Dre’s Race Review: 2023 MotoGP Grand Prix of Argentina

Bez makes a Happy Monday for VR46’s 1st Ever Win, as the Sprint steals the show as Brad Binder passes some bikes. Dre on a hectic Argentine weekend.

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Read time: 8 mins

“Don’t worry Ducati, for there is… another.”

Hey gang, Dre here with the second in a triple-header of Motorsport Race Reviews here over the next three days or so. IndyCar’s Texas race is up tomorrow and you can scroll to the bottom of the page if you want a one-click back to yesterday’s F1 Australian GP.

MotoGP had its second round of the season in Argentina this weekend, and the weather was miserable, with light rain on Saturday and much heavier on Sunday. But in difficult circumstances, I think we ended up with two of the likely… rides of the year. Let’s get into it.

Lord Binder Passes ALL The F***ing Bikes

Here at Motorsport101, we have a nickname for Brad Binder. We called him Lord Shithouse after his incredible survival job not changing bikes in Austria. Because of his strange knack of not being the best of qualifiers but coming through during the race on Sunday, our co-host Ryan King would often say: “Brad Binder needs to pass some f***ing bikes!”. 

Well on Saturday, Brad Binder passed some f***ing bikes. All of them in fact. From 15th on the grid, Binder took off and by Turn 2, he was 6th, hugging the white line on the inside of Turn 1 perfectly as everyone tentatively jostled for position. By Sector 2 of the third lap, he was third. He took the lead, and for 10 of the 12 laps he looked untouchable.

But I love the fact that KTM’s tyre wear is still sketchy enough where the Mooney VR46 Ducati riders were able to take three quarters of a second out of Binder in the final 2 laps and Marco Bezzecchi coming just 0.072 seconds away from an Argentine smash and grab.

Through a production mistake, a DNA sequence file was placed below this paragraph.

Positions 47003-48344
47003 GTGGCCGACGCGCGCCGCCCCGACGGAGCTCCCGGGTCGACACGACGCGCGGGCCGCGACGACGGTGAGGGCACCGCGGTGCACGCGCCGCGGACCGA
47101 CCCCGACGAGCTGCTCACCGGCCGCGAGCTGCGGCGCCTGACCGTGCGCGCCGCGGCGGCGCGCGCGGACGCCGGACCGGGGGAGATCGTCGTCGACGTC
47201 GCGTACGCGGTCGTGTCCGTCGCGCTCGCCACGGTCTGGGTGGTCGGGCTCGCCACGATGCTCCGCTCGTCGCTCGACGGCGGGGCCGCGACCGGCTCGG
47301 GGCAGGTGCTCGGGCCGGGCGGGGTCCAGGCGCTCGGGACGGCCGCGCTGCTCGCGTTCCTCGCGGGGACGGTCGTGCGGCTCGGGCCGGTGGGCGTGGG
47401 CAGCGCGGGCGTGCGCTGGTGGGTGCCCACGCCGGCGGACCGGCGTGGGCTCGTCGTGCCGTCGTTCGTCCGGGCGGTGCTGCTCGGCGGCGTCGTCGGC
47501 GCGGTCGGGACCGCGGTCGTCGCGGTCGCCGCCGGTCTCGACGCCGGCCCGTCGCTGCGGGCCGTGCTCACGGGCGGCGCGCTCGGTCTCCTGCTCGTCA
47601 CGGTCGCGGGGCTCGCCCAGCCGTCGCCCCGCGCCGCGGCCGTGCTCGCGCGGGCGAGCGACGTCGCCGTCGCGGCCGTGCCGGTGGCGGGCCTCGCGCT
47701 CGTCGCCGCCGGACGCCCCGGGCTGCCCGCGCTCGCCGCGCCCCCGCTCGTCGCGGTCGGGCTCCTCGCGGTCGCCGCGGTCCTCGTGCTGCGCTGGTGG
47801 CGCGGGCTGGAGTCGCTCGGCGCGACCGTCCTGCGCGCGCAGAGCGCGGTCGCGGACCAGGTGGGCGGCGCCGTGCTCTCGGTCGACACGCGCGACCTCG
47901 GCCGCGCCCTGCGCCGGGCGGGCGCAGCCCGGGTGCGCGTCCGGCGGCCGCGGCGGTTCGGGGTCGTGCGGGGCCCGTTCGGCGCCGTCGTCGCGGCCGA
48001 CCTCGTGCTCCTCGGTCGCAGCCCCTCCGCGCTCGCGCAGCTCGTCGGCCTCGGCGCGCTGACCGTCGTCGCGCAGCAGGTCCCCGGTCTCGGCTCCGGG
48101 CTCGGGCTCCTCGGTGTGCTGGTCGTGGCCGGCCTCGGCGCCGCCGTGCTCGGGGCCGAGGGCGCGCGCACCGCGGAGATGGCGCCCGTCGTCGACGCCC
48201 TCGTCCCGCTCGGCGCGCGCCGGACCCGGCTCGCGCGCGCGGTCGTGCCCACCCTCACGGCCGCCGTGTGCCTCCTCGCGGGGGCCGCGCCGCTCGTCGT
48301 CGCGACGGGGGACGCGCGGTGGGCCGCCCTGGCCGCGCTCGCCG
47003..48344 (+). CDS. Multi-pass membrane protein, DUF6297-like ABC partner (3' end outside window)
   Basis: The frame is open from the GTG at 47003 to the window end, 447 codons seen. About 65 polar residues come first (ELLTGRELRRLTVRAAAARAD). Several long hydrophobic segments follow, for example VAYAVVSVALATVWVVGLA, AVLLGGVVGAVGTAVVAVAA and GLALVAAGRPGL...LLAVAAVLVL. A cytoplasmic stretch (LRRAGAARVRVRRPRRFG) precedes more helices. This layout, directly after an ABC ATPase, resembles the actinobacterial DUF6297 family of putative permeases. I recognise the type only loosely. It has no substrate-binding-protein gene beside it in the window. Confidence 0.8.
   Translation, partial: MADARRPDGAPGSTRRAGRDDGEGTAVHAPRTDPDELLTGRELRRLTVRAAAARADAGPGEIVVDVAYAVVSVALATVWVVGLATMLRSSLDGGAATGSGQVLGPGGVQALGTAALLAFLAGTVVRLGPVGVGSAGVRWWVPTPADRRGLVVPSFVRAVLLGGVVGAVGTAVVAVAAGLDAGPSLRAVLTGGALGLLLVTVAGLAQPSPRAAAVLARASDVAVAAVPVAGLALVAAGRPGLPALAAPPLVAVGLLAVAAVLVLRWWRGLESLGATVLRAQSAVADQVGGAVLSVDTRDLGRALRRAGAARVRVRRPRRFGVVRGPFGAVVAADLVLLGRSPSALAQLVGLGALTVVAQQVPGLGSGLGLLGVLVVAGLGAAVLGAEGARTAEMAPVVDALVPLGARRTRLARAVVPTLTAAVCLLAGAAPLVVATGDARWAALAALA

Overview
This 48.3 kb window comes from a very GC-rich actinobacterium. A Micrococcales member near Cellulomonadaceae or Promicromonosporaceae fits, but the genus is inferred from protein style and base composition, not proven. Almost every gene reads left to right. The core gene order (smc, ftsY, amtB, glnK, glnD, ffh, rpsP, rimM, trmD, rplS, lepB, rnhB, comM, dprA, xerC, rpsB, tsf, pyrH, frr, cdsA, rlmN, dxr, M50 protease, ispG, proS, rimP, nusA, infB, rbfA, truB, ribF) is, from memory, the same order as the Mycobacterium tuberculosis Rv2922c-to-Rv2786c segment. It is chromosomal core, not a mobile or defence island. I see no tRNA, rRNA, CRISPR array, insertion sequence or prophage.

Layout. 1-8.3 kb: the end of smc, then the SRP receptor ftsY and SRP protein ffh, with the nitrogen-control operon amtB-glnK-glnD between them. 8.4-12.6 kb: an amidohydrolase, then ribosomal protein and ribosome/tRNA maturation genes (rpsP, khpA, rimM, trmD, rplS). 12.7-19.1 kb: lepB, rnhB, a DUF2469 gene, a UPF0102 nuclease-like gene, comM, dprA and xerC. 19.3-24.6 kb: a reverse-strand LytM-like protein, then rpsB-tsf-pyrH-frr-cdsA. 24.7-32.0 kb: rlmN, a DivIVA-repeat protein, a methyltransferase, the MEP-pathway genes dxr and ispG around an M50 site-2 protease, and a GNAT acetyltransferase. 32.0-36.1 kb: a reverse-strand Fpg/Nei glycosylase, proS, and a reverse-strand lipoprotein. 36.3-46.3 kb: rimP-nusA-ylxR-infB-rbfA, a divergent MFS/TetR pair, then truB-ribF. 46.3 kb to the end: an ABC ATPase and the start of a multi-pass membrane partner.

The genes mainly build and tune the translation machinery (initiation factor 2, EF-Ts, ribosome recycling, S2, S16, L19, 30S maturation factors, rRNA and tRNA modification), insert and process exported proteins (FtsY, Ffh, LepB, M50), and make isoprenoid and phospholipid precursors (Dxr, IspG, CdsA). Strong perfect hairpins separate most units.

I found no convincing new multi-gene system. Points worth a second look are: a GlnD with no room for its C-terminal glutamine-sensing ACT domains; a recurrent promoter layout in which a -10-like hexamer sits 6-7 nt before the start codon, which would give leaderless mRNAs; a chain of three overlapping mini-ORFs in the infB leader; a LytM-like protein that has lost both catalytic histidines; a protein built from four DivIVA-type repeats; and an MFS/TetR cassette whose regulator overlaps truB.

But that’s Brad Binder. He timed it to perfection and the varying levels of grip is what made the second sprint engrossing TV. Again. It’s annoyingly good stuff. Why is it annoying? Well…

I Still Have Concerns 

Look, as I said last week after Portimao, I can’t deny these Sprints are great. Entertaining, gambles not normally taken in Grand Prix, and we’ve had drama all the way to the end. Seeing how much risk the riders are prepared to manage and take will also only get more fascinating as the riders get more used to a half-distance format.

But I still have concerns. Joan Mir suffered a nasty crash in a collision with Fabio Di Giannantonio, one that sent him to the hospital with neck damage and a severe concussion. Due to the 10-day replacement rule that MotoGP has, we were already down to 18 riders for the weekend, and by Sunday’s GP, we were down to 17. The least populated MotoGP grid since 2011, the season where the sport was desperately looking for participation post-Credit Crunch. 

Both Repsol Honda MotoGP bikes parked up in the garage, with both bikes holding "Get Well Soon" messages for their riders.